As you can imagine, the writers here on TalkAndroid spend a lot of time on the internet combing through articles, news releases, and fanboy wars that would make Stalin run in fear. One thing I’ve always found that I want to do is reply to a lot of misinformed Apple supporters who spit a message of hate despite knowing very little. These people are often called “iSheep” or “Sheep” (with their Android counterparts being the “fandroids”). These people know very little about the other ecosystem yet preach to the world why the other one is terrible. Both camps have them, both are equally annoying. Well, starting now I’m going to be posting a few replies that I’ve wanted to say while browsing the web (and getting into a debate with these people is pointless, so I often won’t post). Today’s mythical claim? » Read the rest
It’s simple enough, right? You don’t want to pay the price tag for the app you see so you can get it by just typing the name and .apk in Google. So why is pirating apps coming so often now? With the new apps that try to embarrass you if you try and pirate them, viruses starting to appear in 3rd party markets, and the tag of “cheap” being posted on you by developers, many people are taking a second look at pirating apps. Is it worth it? Some forums are set up to help pirate apps, others will ban you if you bring it up. How can there even be a debate on whether it’s right or not? » Read the rest
A few weeks ago, I was driving my girlfriend and a friend of mine to Hollywood to meet some friends for dinner. While I knew the way there, I loaded up Google Maps Navigation on my HTC EVO 4G and put it in my little car mount so I would get an idea as to how long it would take to get there. As I was driving, my friend in the back seat commented, “Wow, I like how good your GPS looks, and how it pans and turns as you drive. I have a great dedicated unit and it doesn’t even do that.” My girlfriend, who also has a dedicated GPS unit, said how cool that was. This got me to thinking about the differences between the Google Maps Navigation app on my phone and dedicated GPS units, and how I ultimately decided that I think Google’s app is better. » Read the rest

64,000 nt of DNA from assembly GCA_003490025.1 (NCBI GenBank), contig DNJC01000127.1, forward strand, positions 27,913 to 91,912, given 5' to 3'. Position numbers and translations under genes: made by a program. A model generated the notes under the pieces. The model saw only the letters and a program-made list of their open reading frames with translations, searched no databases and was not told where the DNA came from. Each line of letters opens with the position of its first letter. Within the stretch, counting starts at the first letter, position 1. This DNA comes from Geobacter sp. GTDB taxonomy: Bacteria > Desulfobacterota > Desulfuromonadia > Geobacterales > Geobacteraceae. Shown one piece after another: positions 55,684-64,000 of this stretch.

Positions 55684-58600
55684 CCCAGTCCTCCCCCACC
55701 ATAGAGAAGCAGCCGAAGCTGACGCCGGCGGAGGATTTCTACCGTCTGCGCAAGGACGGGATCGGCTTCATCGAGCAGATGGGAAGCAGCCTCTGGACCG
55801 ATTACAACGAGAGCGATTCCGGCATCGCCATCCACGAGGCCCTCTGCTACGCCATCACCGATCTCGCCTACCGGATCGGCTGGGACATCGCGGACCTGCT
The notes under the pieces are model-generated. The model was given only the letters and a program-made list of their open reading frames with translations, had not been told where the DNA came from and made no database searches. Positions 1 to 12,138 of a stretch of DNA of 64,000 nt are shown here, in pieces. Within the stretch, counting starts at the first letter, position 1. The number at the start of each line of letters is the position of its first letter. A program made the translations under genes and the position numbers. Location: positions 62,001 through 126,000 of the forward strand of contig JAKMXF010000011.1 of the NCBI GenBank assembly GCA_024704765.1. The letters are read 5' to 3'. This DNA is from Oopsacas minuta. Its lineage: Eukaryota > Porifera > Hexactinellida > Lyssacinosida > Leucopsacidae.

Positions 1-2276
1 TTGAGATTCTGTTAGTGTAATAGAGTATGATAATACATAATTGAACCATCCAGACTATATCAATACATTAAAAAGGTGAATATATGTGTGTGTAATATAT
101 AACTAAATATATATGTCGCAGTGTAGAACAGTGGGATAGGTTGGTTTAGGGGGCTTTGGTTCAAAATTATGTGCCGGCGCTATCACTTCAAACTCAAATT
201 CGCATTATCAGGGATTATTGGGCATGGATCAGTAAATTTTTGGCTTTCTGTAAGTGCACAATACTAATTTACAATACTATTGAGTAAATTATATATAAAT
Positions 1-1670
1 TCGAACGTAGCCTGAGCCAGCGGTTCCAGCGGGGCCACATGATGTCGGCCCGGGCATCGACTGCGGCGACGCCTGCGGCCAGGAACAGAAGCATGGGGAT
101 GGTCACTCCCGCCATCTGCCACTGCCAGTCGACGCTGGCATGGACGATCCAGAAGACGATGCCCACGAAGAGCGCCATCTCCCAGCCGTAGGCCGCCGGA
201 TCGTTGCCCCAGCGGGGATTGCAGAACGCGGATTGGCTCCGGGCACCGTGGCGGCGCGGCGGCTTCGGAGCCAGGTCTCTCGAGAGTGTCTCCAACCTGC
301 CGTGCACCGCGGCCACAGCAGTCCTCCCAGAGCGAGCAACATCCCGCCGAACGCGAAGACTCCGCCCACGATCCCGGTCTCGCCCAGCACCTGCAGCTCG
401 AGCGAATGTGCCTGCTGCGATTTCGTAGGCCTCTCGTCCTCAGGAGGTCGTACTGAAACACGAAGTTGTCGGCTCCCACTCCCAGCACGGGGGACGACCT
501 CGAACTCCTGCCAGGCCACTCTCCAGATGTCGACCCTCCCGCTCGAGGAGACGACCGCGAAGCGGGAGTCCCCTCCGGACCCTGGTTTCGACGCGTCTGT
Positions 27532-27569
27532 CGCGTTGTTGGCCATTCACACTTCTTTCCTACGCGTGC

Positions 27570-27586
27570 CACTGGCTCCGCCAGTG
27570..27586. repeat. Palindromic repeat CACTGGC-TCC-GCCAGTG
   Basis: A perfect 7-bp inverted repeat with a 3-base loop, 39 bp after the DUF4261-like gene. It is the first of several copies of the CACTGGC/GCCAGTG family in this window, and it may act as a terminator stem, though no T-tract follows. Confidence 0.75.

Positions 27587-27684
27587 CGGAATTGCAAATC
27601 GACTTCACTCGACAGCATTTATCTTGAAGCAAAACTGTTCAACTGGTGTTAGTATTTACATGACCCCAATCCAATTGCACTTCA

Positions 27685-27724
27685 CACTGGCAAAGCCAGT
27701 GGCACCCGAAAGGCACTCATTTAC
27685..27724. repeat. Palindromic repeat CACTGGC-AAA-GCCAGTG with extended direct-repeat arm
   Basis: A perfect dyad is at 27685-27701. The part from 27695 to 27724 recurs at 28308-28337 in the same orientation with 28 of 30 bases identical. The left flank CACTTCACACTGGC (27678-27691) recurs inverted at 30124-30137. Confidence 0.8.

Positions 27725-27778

The headlines are all over today that Google is cracking down on fragmentation with Android. You will see quotes like, “The party is over.” According to Bloomberg Businessweek, Google is forcing Android licensees to abide by “no-fragmentation clauses” that give Google the final say on how manufacturers tweak the Android code. Examples of this would be skins like HTC’s Sense, Motorola’s Blur, and Samsung’s Touchwiz. Andy Rubin said that these clauses were always a part of the Android license, but people are finding that maybe Google is enforcing it a little more.
All of this talk started when Google announced that they will not release the source code for Honeycomb (Android 3.0) which was built for tablets. Andy Rubin, head of Google’s Android group, clearly stated that they do not want hardware vendors to adapt it to run on other form factors where it might not function properly. He admitted that Google cut corners in order to get Honeycomb to market as fast as possible. The XOOM was released at the end of February and it still has a useless SD card slot. I doubt this is an issue with the hardware, but more likely the Honeycomb software. Most of the other Honeycomb tablets that are coming to market will be in June. This proves that there are obvious issues with Honeycomb and until things are rectified don’t expect to see the source code. Does this mean Google is closing the door because they are concerned with the reliability of software?
Google has theirs (of course), Verizon has one, HTC might get one, Opera just launched one earlier this month and today, Amazon launched theirs. Depending on your carrier and your phone, you could have three or more market applications for your phone. With the launch of Amazon’s Appstore today, this got me to thinking…do we really need all of these different marketplaces? » Read the rest